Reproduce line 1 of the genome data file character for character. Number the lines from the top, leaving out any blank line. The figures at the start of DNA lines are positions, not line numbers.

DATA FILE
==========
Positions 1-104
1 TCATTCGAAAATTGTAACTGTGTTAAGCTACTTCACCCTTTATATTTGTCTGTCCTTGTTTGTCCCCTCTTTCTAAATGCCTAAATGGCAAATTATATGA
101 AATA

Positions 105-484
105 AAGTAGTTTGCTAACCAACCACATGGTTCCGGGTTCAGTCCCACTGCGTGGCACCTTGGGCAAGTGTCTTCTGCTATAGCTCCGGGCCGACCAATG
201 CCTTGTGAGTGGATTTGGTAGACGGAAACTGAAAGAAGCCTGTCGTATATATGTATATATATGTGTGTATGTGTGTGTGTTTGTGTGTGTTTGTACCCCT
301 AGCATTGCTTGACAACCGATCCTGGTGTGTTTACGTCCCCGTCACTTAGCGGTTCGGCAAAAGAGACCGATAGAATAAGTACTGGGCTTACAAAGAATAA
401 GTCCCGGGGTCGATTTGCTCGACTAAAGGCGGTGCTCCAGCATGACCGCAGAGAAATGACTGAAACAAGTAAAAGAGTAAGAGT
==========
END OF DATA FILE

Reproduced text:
Positions 1-104